One of the incidents involved Johnny Miranda, 24, of Morrow, Georgia, who was nabbed about 5 p.m. when he allegedly attempted to deliver more than 1.5 pounds of methamphetamine into that community.
Miranda was taken into custody without incident by a tactical response team of the Patrick Sheriff’s Office.
The methamphetamine seized has a street value of around $40,000, according to Sheriff Dan Smith, who explained that such large quantities are sold to street-level dealers by the gram, typically at $60 to $80 each.
“This is how dozens of drug addicts are infected, poisoning our community with thefts and other unwanted by-products caused by the methamphetamine epidemic,” the sheriff emphasized in a statement.
Miranda is charged with possession with intent to distribute more than 227 grams of a Schedule II narcotic and is being held in the Patrick County Jail without privilege of bond.
Surry man implicated
Later Wednesday, at around 8 p.m., Joshua David Sawyers, 38, of 1455 Simpson Mill Road, Mount Airy, was arrested as he allegedly attempted to deliver about one ounce of methamphetamine in the Ararat community.
Sawyers also was found in possession of a stolen rifle that he was attempting to distribute along with the methamphetamine and a handgun, according to Smith.
The suspect was not compliant and attempted to flee as deputies from the tactical response team gave him commands to surrender.
Sawyers was apprehended soon after by Crash, a K9 member of the Patrick Sheriff’s Office, and subsequently treated by medical personnel for minor injuries.
The Mount Airy man initially was charged with possession of a firearm by a convicted felon and is being held in the Patrick County Jail without bond.
Smith stated that “a multitude’ of narcotics and firearms charges are forthcoming against Sawyers as the investigation continues.
In mentioning that the two incidents are unrelated, the Patrick sheriff added that Miranda and Sawyers do not know each other.
The Surry County and Carroll County sheriff’s offices assisted in the operations. “We are grateful for the close working relationship we share with our adjoining jurisdictions,” Smith commented.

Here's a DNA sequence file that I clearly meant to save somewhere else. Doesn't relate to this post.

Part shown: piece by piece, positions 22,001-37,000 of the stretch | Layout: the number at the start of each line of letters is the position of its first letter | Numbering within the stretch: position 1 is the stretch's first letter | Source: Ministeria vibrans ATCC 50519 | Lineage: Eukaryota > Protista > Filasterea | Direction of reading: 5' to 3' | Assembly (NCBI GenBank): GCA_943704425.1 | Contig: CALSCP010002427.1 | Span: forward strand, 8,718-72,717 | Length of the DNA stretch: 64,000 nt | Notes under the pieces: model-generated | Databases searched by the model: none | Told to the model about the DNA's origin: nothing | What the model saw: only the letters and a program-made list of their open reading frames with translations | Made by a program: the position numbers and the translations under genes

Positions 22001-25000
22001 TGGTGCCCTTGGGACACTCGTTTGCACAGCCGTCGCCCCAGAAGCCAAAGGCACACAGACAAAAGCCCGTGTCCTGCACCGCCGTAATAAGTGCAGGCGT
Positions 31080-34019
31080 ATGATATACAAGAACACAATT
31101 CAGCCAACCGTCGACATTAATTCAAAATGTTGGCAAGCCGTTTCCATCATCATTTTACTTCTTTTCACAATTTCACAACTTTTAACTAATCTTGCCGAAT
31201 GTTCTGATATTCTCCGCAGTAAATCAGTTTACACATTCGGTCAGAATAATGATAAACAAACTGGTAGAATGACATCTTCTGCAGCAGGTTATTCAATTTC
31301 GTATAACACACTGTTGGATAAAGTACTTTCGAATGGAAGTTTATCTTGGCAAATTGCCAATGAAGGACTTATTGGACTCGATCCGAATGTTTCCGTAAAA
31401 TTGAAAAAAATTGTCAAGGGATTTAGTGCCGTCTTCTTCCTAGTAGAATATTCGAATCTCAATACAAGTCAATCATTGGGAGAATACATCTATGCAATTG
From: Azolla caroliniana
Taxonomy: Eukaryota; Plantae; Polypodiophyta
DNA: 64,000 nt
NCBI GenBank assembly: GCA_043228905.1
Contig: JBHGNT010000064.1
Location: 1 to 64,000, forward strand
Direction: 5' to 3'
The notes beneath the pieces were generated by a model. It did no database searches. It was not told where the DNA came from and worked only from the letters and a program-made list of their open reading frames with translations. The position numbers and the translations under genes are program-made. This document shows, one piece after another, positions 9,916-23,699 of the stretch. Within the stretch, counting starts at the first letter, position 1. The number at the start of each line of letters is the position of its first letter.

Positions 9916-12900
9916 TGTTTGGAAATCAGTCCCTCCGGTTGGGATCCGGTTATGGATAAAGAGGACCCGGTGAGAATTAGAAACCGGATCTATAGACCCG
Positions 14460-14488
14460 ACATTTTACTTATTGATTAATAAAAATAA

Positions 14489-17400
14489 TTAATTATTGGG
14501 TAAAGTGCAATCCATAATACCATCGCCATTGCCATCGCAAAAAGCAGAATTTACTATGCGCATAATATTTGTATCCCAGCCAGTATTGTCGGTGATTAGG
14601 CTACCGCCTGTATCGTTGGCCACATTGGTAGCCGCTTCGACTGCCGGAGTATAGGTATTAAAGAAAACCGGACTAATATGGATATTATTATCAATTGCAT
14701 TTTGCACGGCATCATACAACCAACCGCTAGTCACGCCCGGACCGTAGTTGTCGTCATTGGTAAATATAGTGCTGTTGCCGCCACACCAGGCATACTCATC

Patrick County Sheriff’s Office Lt. Nicholas Pendleton and Investigator Brian Hubbard led the investigations.
Both Miranda and Sawyers are scheduled to appear in Patrick County General District Court on May 17.
March 09, 2022
Dobson Elementary recently participated in Kids Heart Challenge. The fundraiser was a success, raising $3,814.16 for the American Heart Association.
The Top School Money Earner was Logan Norman. He received a sports equipment package for being the overall earner.
The Top Grade Level Earners were Logan Norman in fifth grade, Maddux Atkins for fourth grade, Gracein Hodges in third grade, Aaron Johnson in second grade, Cameron Whitaker for first grade, and William Quance in kindergarten. They will each receive one week of their favorite special area class.
Siomara Baltazar’s fifth grade class was the Top Class Earner, winning a pizza party.
Each student who raised $5 or more got an ice cream sandwich during PE the week of the celebration and got to participate in some fun activities that promote healthy heart development.
March 09, 2022
The 427 member schools of the N.C. High School Athletic Association (NCHSAA) are being called upon to vote on the future of high school athletics.
The NCHSAA’s administration of interscholastic athletics was challenged with the introduction of the “Accountability and Fair Play in Athletics” bill, or House Bill 91, in July 2021. Early versions of bill called for the removal of the NCHSAA, though that has been altered to now require oversight of the association.
The NCHSAA stated in a Nov. 16 press release that despite believing the legislation was “unnecessary,” the association advocated for changes to the bill to “best serve the needs of student-athletes.” As stated in the aforementioned release, the revised legislation allows the State Board of Education to reach a memorandum of understanding with a designated organization for that organization to administer high school athletics.
Later in November, the revised bill passed in both the State Senate and House of Representatives before being signed by Gov. Roy Cooper. It stated that any non-profit organization administering high school athletics for public schools in the state, including the NCHSAA, must sign a memorandum of understanding with the State Board of Education and meet all criteria required by the board.
The NCHSAA Board of Directors voted to approve the MOU on March 7, however, a number of items in the MOU counter current NCHSAA articles of incorporation and bylaws. Changing the bylaws can only be done with votes of approval from three-fourths of the 427 member schools, which would be 321 schools.
The NCHSAA sent an electronic ballot to member schools on March 7 asking for members to vote “yes” or “no” to suspend the relevant articles of incorporation and bylaws. Schools have until noon on Friday, March 11 to submit their votes because the NCHSAA must sign the memorandum of understanding by March 15. This date is set by the new state law.
This vote is considered an emergency vote by the membership due to the deadline, and any non-vote counts as “no.”